protocol = tcp
        wait = no
        user = root
        server = /usr/bin/Xvnc
        server_args = -inetd :1 -query localhost -desktop peanut -geometry 1024x768 -depth 16 -once -fp /usr/share/fonts/X11/misc -DisconnectClients=0 -NeverShared securitytypes=none
        port = 5901
    }

Obviously this is nothing like a high-security setup, but we're behind a firewall and convenience is the priority here. Works for me, YMMV, etc.

Update for 9.04 (Jaunty): Most of the above no longer applies (the old edgy package, the font path nonsense). But there's a new bit of nonsense. In jaunty, you need to add "-extension XFIXES" to the end of the server_args line in the xinetd config. Otherwise gdm seems to immediately exit. If a vnc connection gives you a black screen and then immediately disconnects, try XFIXES.


transparent favicon.ico from png / 2007-03-09

The pointless goal: create a Windows icon with proper transparency from a PNG using only the old busted version of netpbm on my machine... Here's the best I have so far:

pngtopnm -mix icon.png > icon.pnm  # the regular pixels
pngtopnm -alpha icon.png > icon.pgm # the gray map

# ok here's the part that sucks...
pnmtoplainpnm icon.pgm > iconplain.pgm # convert to plain
vi iconplain.pgm
# max out all the non-zero values by hand, omg wtf!

# back to the pleasant part...
ppmtowinicon -andpgms icon.pnm icon.pgm > icon.ico # success!
If I could just figure out a way to get a two-color opaque map from the stupid alpha-channel pgm I'd be in perfect shape. I'm sure it's really easy, but I'm totally clueless when it comes to netpbm. And I have no intention of thinking about it again until the next time I need to make an icon.


firefox extensions / 2009-03-25


backspace in cygwin+rxvt+emacs / 2008-04-29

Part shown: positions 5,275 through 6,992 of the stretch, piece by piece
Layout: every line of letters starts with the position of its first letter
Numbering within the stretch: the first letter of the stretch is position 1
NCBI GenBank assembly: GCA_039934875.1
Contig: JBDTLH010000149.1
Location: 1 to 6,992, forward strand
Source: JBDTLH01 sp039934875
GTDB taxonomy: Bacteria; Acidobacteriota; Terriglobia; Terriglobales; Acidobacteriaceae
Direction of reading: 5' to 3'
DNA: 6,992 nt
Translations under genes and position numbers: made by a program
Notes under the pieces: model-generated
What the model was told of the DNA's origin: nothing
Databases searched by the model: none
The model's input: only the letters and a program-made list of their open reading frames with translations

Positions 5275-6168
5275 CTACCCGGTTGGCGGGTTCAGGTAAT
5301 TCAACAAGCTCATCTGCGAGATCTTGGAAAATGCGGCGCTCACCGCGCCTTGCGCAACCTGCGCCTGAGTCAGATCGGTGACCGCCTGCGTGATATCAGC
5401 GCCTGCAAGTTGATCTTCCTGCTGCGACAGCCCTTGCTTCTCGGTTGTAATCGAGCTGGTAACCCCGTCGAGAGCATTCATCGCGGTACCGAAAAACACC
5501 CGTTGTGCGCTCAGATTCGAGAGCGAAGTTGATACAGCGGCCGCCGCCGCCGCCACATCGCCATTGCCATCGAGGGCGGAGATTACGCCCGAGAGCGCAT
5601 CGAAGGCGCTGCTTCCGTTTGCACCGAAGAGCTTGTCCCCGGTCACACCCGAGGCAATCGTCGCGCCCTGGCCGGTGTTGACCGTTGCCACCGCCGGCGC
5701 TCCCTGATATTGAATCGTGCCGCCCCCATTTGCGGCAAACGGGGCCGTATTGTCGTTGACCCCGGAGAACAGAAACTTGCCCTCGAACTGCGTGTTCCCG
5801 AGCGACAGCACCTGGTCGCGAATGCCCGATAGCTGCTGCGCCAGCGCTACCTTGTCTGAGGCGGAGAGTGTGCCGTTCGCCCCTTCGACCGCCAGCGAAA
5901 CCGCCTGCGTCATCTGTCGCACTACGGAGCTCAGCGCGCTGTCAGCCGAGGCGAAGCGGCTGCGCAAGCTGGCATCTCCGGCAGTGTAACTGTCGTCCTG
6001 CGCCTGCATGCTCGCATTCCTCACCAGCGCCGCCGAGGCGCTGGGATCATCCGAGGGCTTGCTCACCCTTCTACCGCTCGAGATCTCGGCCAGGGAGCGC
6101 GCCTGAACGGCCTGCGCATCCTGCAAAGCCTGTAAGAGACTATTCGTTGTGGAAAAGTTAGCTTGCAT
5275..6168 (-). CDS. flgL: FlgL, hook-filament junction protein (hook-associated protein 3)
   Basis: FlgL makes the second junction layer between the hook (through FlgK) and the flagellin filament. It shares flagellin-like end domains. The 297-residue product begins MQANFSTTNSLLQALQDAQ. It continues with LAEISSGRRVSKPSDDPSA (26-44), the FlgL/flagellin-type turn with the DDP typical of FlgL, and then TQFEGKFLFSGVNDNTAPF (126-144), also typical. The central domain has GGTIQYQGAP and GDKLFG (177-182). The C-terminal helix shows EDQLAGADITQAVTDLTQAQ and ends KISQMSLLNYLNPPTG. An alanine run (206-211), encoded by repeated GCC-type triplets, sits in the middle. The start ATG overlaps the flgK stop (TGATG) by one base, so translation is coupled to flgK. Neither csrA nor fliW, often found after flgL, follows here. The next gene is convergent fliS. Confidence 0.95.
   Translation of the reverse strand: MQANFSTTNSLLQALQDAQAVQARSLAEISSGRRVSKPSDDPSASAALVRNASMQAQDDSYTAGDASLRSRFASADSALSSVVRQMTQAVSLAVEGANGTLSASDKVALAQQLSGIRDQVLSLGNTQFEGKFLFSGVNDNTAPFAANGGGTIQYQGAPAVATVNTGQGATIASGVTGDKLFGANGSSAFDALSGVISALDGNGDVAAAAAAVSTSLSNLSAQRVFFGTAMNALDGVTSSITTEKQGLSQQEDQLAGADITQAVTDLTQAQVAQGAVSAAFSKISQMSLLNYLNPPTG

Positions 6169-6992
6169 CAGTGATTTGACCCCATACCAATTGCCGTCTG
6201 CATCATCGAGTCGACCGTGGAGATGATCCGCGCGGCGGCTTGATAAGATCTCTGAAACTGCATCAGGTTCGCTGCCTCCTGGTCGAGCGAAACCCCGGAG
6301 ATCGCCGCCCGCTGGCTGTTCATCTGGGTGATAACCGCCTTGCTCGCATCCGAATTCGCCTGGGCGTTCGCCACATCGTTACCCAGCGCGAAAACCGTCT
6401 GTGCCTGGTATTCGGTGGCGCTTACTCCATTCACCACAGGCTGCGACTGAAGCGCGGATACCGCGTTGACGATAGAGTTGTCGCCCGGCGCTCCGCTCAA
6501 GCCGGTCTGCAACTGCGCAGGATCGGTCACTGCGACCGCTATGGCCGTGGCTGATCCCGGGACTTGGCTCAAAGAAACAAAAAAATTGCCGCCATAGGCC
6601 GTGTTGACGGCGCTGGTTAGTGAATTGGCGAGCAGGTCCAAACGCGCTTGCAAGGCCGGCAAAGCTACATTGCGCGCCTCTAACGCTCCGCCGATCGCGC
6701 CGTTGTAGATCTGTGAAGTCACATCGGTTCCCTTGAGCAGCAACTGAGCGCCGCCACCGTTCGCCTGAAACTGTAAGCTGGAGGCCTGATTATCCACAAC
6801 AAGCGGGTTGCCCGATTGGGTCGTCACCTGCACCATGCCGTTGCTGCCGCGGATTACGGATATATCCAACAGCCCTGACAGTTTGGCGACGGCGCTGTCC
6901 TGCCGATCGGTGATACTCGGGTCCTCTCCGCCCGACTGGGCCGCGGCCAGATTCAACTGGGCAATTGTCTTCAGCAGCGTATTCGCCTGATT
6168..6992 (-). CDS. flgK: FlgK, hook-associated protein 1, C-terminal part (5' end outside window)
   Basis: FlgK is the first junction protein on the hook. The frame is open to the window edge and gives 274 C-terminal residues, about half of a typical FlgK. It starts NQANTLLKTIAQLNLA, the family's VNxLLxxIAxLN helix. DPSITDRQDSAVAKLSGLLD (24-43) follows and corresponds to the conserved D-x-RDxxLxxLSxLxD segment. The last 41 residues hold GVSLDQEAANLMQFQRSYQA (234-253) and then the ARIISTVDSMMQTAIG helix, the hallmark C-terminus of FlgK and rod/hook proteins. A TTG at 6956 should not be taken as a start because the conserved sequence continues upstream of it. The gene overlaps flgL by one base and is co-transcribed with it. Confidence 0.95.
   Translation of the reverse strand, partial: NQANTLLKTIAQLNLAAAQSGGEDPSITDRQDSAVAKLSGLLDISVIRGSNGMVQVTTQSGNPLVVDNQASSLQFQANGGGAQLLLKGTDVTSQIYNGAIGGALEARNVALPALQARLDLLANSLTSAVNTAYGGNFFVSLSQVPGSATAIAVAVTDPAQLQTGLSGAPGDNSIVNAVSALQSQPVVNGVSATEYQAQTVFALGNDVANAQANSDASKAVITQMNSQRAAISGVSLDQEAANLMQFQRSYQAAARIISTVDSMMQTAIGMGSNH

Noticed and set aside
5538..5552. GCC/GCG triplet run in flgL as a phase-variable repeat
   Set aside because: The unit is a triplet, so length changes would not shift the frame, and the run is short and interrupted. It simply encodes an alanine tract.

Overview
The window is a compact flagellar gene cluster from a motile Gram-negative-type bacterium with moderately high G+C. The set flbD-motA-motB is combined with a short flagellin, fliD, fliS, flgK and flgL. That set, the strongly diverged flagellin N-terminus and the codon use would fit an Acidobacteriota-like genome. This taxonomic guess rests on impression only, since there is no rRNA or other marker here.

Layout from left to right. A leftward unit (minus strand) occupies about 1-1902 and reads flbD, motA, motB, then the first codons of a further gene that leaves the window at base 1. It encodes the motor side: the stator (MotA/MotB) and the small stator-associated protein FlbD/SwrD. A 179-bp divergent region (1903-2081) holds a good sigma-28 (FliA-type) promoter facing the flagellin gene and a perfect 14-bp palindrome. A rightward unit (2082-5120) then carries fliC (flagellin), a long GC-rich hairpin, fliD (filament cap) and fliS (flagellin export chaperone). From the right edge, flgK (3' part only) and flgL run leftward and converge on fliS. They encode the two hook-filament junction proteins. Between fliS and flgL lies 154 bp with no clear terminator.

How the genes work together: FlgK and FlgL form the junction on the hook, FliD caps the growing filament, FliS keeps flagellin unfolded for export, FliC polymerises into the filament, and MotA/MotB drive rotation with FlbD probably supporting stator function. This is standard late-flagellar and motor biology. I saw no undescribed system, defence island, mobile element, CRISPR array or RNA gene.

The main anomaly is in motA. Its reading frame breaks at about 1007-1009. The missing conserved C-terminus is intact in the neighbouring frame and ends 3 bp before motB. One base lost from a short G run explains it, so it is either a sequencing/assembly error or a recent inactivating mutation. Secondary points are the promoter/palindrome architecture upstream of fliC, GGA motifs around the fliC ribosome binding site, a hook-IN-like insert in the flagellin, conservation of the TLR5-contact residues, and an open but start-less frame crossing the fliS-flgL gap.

Here's a small but very useful thing.... I've never gotten both backspace and C-h really working properly in Emacs running in a Cygwin rxvt. I don't use help that much, so I haven't cared. But sometimes it bothers me. I know what the problem is (backspace sending ^H), but I couldn't figure out how to fix it. I tried various combinations of stty settings, X resources and so on, with no luck. Here is the magic line in .Xdefaults:
rxvt*backspacekey: ^?
Now everything works beautifully. Knowing it "had to be something like that" wasn't good enough, apparently.

stopping a sigwait user in gdb / 2013-07-31

Sometimes I'm debugging a program and I find that ctrl-c in gdb fails to break the program, instead sending SIGINT to the program as usual (and thus, often, causing it to exit). How infuriating! It turns out that if a program uses sigwaitinfo()/sigtimedwait()/etc. to receive signals, gdb cannot intercept them. Kernel bug 9039 contains some discussion of this issue: it turns out that checking for signals via these functions doesn't count as "delivery" from the kernel's point of view (this is pointlessly confusing and insane), so the debugger never sees the signal. Fine, whatever, what should you do? The solution is to use a signal that isn't in your mask, but that is set up properly in gdb. The quickest thing is to do:
kill -TRAP $(pgrep whatever)
in another shell, because gdb by default handles SIGTRAP the way you want. More convenient is to use:
handle SIGQUIT nopass
in your .gdbinit and then use ctrl-\ in gdb to stop the program. I rarely use SIGQUIT otherwise, so this does't break much else. Obviously whether this works for you depends on the details of your program's signal handling. It may be possible to use stty tricks to use a different signal if you need to, but coordinating your stty and gdb settings seems like a pain.

matt at immute dot net